The Callisto Protocol Review – Tweakers
The Callisto Protocol
Callisto Protocol is a survival horror game reminiscent of Dead Space, but doesn’t show the same quality across the board. The game looks excellent. The facial animations in particular are highly praised, which immediately elevates the cutscenes and therefore the way the story enters to a higher level. The gameplay is quite entertaining, but also a bit repetitive and slow. The latter in particular is sometimes boring. The game gives you few options to escape when there are lots of monsters around you. It’s also a little strange that the game presents you four times with the same type of intermediate boss in the perspective of the final boss: more creativity would have been welcome there. This only hinders gameplay to a limited extent, as Callisto Protocol is still good for a number of highlights, such as when stealthily exploring the Black Iron Prison and surrounding areas, but all of that could have been an ounce of more. This also applies to the amount of content, by the way: you can go through it in about ten hours and that’s not a lot of playing time for a game that’s in store for the full shot. There will be another hardcore mode and New Game+, but they’re not here yet. Callisto Protocol is a good snack for players who really miss Dead Space and similar games, but not much more than that.
Some games are immediately “big games” as soon as they are announced. Thousands of gamers immediately put these titles on wishlists, keep tabs on the latest news, and place pre-orders. Other games go more unnoticed and come off as welcome surprises or fail to reach a wider audience at all. The Callisto protocol falls a bit in between in my opinion. The game is certainly more “AAA” than “indie”, so bigger than small, but the hardcore hype that arises around really big game releases isn’t there around The Callisto Protocol. Still, there are enough reasons to look at this game with a positive feeling. After all, it’s a project of director Glen Schofield, the man behind Electronic Arts’ Dead Space games. These games won a lot of fans back then and all of those players will have been following the Callisto protocol with interest this year.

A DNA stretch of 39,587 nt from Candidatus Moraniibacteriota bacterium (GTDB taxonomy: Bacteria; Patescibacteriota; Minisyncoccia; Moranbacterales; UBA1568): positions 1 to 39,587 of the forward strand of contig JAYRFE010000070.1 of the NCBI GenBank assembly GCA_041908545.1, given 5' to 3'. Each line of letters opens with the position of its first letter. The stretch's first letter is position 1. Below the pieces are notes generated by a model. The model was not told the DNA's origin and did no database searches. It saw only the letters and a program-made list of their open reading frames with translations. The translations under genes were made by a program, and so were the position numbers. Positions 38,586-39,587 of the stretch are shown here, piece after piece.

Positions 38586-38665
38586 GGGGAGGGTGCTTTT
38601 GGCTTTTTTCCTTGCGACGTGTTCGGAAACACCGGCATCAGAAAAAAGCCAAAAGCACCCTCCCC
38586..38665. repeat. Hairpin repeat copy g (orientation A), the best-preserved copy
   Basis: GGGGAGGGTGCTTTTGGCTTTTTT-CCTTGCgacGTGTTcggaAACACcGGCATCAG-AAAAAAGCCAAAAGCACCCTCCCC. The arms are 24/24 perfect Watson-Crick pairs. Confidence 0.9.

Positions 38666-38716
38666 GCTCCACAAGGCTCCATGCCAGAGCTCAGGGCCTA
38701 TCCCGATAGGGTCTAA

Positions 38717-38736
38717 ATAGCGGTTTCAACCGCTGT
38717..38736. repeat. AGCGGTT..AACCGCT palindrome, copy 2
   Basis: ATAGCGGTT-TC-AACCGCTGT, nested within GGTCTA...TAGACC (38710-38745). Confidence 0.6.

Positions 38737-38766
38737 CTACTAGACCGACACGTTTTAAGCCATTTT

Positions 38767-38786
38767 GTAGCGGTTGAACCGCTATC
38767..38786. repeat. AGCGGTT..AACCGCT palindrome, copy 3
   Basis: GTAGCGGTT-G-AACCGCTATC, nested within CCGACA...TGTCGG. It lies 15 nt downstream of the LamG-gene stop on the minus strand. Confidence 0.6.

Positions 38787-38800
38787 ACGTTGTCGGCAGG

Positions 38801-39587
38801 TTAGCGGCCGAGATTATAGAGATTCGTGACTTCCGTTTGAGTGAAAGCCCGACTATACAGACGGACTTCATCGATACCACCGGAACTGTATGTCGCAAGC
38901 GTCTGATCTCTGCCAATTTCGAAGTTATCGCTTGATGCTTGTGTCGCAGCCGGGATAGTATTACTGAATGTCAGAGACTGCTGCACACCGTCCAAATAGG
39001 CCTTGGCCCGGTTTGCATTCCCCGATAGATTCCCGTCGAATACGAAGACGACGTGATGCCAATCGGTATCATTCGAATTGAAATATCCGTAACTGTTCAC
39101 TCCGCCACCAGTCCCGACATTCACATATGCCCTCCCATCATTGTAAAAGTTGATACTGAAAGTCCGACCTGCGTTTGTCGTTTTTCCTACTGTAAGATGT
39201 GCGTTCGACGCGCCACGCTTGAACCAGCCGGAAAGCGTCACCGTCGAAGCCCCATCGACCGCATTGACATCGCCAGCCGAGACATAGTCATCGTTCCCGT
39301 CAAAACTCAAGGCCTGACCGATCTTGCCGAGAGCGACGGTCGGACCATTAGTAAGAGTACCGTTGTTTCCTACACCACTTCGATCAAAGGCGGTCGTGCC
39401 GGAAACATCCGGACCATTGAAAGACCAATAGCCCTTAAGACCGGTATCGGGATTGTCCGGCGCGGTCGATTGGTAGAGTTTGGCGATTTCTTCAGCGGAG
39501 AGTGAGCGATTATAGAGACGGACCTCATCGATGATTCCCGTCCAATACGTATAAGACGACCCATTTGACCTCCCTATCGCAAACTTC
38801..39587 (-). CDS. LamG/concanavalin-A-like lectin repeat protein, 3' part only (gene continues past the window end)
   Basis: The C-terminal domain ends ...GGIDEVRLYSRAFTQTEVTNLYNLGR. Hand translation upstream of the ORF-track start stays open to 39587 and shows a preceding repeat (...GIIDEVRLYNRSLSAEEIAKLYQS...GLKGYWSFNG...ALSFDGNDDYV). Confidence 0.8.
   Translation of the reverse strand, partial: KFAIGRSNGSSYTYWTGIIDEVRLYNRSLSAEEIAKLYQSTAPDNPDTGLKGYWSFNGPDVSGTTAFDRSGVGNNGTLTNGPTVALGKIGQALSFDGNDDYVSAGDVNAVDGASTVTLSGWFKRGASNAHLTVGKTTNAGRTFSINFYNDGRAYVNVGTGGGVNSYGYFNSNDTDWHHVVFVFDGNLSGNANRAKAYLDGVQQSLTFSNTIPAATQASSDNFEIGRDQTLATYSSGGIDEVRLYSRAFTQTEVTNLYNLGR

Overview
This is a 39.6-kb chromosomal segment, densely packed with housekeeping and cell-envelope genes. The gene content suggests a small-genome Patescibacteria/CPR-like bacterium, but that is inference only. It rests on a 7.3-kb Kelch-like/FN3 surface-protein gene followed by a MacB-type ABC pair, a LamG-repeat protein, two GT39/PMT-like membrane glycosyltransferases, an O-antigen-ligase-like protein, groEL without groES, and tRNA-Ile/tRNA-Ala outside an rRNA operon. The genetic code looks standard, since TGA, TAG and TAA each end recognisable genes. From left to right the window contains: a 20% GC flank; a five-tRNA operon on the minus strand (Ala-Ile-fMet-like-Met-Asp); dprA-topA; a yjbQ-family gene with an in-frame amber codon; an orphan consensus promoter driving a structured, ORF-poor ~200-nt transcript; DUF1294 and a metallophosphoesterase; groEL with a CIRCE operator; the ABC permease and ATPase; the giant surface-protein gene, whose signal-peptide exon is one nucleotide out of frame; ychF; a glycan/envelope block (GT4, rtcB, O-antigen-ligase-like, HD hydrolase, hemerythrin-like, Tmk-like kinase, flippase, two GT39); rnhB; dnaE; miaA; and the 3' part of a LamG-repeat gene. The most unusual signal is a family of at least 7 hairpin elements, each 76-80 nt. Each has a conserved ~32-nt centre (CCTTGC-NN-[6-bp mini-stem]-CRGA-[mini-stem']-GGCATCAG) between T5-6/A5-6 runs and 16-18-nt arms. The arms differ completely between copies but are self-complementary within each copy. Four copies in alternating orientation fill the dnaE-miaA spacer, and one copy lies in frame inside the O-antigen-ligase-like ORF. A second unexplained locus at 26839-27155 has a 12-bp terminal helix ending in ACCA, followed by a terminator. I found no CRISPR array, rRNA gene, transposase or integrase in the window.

Of course, The Callisto Protocol is not a new Dead Space game. After all, Motive Studios is working for EA on a remake of Dead Space and it’s on the schedule for 2023. The Callisto Protocol has its origins in the creation of Striking Distance Studios as part of PUBG Studios. The wish of the company behind PlayerUnknowns Battlegrounds was to create a more story driven game to complement PUBG. Initially, it would be a game close to PUBG, but this idea quickly turned into a game a little closer to Schofield’s vision. He even had the concept of the Callisto Protocol as an idea for a while. And yes, this concept certainly has the necessary similarities to Dead Space.
black iron prison
The Callisto Protocol revolves around the planet Callisto and space pilot Jacob Lee, played by actor Josh Duhamel. Set in the year 2320, the game begins when Jacob and his partner are attacked while carrying a mysterious and dangerous substance. The attack causes their ship to crash into Callisto. To his own surprise, he is handcuffed there and taken to Black Iron Prison. He tries to explain that he’s innocent and doesn’t belong there, but that doesn’t help anyone: he receives an implant in his neck and is thrown into a cell.
It’s not a great start, but the evil quickly escalates when it turns out that a mysterious disease is circulating the prison, turning inmates and guards into zombie-like creatures. Jacob has barely been captured when things go wrong. Jacob sees guards running for their lives and generally failing. He manages to escape his cell and with the help of fellow inmate Elias Porter, he embarks on a journey that will hopefully take him away from prison and the planet. Of course, it’s not easy: the prison is increasingly invaded by monsters, while prison security, in the form of deadly robots, is always active. So staying alive is a big challenge.
The route eventually leads through various areas within and around the prison complex. Along the way, you’ll learn more about the outbreak and who’s responsible for it. Karen Fukuhara, James C. Mathis III, and Sam Witwer also play a part in this story. You can know the latter in Star Wars: The Force Unleashed; Witwer played Darth Vader’s secret apprentice named Starkiller in this game. The cast does a good job, but the most striking thing about their presence is how they’ve been recreated. The faces of the actors are realistic and animated. It’s so nice in a game that should provide a lot of tension. It certainly makes the cutscenes immediately better and more engaging than they otherwise would have been.
Cutscenes are good and Callisto Protocol generally looks good too. The faces attract attention, but the way the environments are built and especially lit, deserves a mention. Striking Distance developed a kind of hybrid light model for this game that partly uses features from Unreal Engine 4 and partly developed by themselves. Manufacturers were primarily concerned with shadow effects located in the center of the player’s field of vision. Unfortunately, we don’t have more information on how it works, but the result is impressive. The game can rely on nice lighting effects, which of course are also important in a rather dark survival horror game.
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